Charles Bernstein

Topsy-Turvy

Please buy the book directly from the publisher, University of Chicago Press, or a local bookstore, including Bridge Street BooksSemCoop, Talking Leaves, Indiebound, McNally-Jackson, and Bookshop.Org. 

176 pages, paper and ebook. Audiobook is from Chicago and Amazon/Aubible.

Charles Bernstein: The Poetry of Idiomatic Insistences

A special issue of boundary 2

Charles Bernstein: The Poetry of Idiomatic Insistences, edited by Paul Bové, focusses, mostly, on international contexts, including forewords to translated editions (translated for the first time), interviews, and a review of Topsy-Turvy.

Erica Hunt: Jump the Clock

The Poetry Project of St. Mark’s Church, in New York, celebrated Erica Hunt’s new selected poems, Jump the Clock, on May 19, 2021 — the first live event at the Project since the onset of the pandemic. 

In my rotting place (PoemTalk #162)

Tuli Kupferberg, 'Morning, Morning' and 'No Deposit, No Return'

LISTEN TO THE SHOW

This episode presents a remarkable — freewheeling, energetic, yet comprehensive — discussion of a remarkable artist, Tuli Kupferberg. It is our first in-person recording in quite a while. Charles Bernstein, Rachel Levitsky, Lee Ann Brown, Pierre Joris, and Al Filreis gathered at the Brooklyn home of Susan Bee and Charles. We considered two works by Tuli: “Morning, Morning,” among the most famous songs performed by The Fugs; and one of Tuli’s spoken-word pieces or “pop poems,” titled “No Deposit, No Return.” The latter is the title cut on an album produced and released in 1966. The album was subtitled “An Evening of Pop Poetry with Tuli Kupferberg.” “Morning, Morning” first appeared as a track on the album entitled The Fugs in March 1966. This song and the entire album, along with liner notes, are available on our Tuli Kupferberg page at PennSound, reproduced with the kind permission of Samara Kupferberg.

'Desafinado': A new translation

On April 16, 2021, Marjorie Perloff brought together Craig Dworkin, Odile Cisneros, Sergio Bessa, and Caetano Veloso for a tribute to Augusto de Campos, as part of the Brooklyn Rails New Social Environment Zoom series. As a tribute to Augusto, who joined the event, I did a new translation of one of the signature songs of bossa nova, “Desafinado.” Augusto had featured the lyric in his 1974 book BALANÇO DA BOSSA e outras bossas (image from this book):

'boundary 2' webinar on 'Topsy-Turvy'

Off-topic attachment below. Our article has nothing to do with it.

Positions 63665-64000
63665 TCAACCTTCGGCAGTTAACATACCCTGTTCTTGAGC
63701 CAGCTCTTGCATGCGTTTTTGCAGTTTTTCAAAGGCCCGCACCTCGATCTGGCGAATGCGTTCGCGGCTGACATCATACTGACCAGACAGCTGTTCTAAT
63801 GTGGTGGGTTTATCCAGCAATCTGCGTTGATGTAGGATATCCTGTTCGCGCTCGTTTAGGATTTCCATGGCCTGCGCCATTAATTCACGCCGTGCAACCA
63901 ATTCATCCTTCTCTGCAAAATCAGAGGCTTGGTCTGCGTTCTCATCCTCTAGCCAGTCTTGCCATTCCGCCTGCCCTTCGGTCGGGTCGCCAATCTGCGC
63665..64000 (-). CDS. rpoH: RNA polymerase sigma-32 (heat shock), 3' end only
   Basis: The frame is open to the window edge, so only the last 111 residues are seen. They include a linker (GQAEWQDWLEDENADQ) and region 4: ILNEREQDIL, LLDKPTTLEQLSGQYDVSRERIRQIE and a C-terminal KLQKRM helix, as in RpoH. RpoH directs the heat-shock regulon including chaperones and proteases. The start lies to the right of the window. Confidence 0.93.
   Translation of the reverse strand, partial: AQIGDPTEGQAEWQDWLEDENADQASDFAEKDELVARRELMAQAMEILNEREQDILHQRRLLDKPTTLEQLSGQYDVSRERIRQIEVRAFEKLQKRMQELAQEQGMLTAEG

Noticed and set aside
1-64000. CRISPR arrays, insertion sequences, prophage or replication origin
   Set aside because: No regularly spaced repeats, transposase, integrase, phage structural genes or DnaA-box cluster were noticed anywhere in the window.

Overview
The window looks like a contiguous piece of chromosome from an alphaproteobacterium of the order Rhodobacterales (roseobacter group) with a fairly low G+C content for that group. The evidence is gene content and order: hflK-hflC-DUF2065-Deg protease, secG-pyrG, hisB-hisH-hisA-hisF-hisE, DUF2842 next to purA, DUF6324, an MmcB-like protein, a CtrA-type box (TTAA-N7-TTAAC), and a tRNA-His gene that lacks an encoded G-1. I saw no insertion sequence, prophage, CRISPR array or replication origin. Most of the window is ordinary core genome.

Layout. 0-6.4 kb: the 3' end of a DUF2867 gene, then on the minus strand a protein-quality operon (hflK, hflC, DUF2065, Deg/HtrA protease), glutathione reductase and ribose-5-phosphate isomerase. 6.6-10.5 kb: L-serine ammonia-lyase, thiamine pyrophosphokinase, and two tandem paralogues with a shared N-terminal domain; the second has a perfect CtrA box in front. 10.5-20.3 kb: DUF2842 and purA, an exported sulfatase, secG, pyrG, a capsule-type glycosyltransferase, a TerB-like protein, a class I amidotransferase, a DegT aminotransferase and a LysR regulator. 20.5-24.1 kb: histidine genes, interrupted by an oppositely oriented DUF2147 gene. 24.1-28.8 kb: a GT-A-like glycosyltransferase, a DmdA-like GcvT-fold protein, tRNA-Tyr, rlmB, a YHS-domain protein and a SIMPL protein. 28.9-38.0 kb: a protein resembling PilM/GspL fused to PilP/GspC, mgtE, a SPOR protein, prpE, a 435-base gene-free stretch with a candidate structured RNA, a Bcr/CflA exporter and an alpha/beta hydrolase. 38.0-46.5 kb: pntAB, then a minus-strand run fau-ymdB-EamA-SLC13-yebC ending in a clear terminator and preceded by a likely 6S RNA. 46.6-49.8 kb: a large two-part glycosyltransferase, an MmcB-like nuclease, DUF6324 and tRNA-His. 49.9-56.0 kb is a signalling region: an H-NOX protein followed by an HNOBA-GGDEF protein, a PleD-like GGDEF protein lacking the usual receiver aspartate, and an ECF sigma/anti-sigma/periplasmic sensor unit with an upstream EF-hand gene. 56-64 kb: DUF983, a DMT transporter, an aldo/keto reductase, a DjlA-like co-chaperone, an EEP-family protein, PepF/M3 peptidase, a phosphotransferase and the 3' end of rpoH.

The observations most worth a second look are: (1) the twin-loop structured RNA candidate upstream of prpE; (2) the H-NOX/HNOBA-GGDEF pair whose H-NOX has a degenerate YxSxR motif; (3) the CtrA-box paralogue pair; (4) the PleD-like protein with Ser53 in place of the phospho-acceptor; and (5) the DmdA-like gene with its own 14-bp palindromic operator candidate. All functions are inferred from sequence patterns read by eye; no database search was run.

On June 15, boundary 2 editor Paul Bové convened Yunte Huang (from California), Runa Bandyopadhyay (from India), Abigail Lang (from France), and me for b2’s webinar on Topsy-Turvy,  focusing on non-U.S. perspectives, in anticipation of an issue of boundary 2 coming out in the fall. In the b2 issue, Runa gives a Vedic and Bengali spin to her reading of my poetics, Yunte writes about our ongoing mishmash of American and Chinese encounters, and Abigail continues her exploration of American/French poetry exchanges in an introduction to her translation of my work.

Vladimir Feschenko: Charles Bernstein's experimental semiotics

Language poetry between Russian and American traditions

NLO (New Literary Review, Russia), 168:2, 2021

 The new issue of NLO (New Literary Review, Russia, 168:2, 2021) features a section on American poetry edited edited by Vladimir Feschenko. Two of the essays, both machine translated, with some modification, are published here. Please consult the Russian original for accuracy. 

A poem by Tarik Hamdan

Tarik Hamdan, born in 1984, is a Palestinian poet living in Paris.

I translated this poem a year ago for a video from Trimukhi Platform.

A poem by Tarik Hamdan
translated by Charles Bernstein

Steve Clay on Close Listening

Photo: Charles Bernstein / PennSound

Steve Clay and I talk about how he came to start Granary Books on Close Listening. We recorded the show on May 17, 2021. 

(60 minutes): MP3

Listen to 130 interviews and many additional readings at Close Listening and LINEbreak at PennSound.

Russell Atkins on PennSound

Worldd Too Much: The Selected Poetry of Russell Atkins, edited by Kevin Prufer and Robert E. McDonough, was published by the Cleveland State University Poetry Center. Foreword by Janice Lowe. 

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